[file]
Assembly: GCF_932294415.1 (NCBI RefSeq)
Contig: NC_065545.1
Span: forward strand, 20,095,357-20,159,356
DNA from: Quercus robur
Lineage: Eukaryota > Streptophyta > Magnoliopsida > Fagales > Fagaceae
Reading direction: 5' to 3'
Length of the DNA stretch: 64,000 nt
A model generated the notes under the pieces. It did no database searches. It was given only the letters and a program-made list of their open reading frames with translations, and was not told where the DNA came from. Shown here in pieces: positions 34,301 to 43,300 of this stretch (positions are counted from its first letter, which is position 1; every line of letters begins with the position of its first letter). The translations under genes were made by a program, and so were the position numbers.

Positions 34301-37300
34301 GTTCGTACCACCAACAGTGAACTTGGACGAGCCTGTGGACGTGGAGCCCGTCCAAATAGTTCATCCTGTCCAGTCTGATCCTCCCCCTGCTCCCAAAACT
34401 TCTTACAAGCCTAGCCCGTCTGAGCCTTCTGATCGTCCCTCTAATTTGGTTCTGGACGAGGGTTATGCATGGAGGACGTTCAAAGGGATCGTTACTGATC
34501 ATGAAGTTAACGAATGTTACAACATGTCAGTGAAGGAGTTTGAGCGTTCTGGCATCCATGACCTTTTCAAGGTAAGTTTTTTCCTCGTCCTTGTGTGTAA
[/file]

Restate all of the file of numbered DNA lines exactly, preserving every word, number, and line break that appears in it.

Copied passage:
Assembly: GCF_932294415.1 (NCBI RefSeq)
Contig: NC_065545.1
Span: forward strand, 20,095,357-20,159,356
DNA from: Quercus robur
Lineage: Eukaryota > Streptophyta > Magnoliopsida > Fagales > Fagaceae
Reading direction: 5' to 3'
Length of the DNA stretch: 64,000 nt
A model generated the notes under the pieces. It did no database searches. It was given only the letters and a program-made list of their open reading frames with translations, and was not told where the DNA came from. Shown here in pieces: positions 34,301 to 43,300 of this stretch (positions are counted from its first letter, which is position 1; every line of letters begins with the position of its first letter). The translations under genes were made by a program, and so were the position numbers.

Positions 34301-37300
34301 GTTCGTACCACCAACAGTGAACTTGGACGAGCCTGTGGACGTGGAGCCCGTCCAAATAGTTCATCCTGTCCAGTCTGATCCTCCCCCTGCTCCCAAAACT
34401 TCTTACAAGCCTAGCCCGTCTGAGCCTTCTGATCGTCCCTCTAATTTGGTTCTGGACGAGGGTTATGCATGGAGGACGTTCAAAGGGATCGTTACTGATC
34501 ATGAAGTTAACGAATGTTACAACATGTCAGTGAAGGAGTTTGAGCGTTCTGGCATCCATGACCTTTTCAAGGTAAGTTTTTTCCTCGTCCTTGTGTGTAA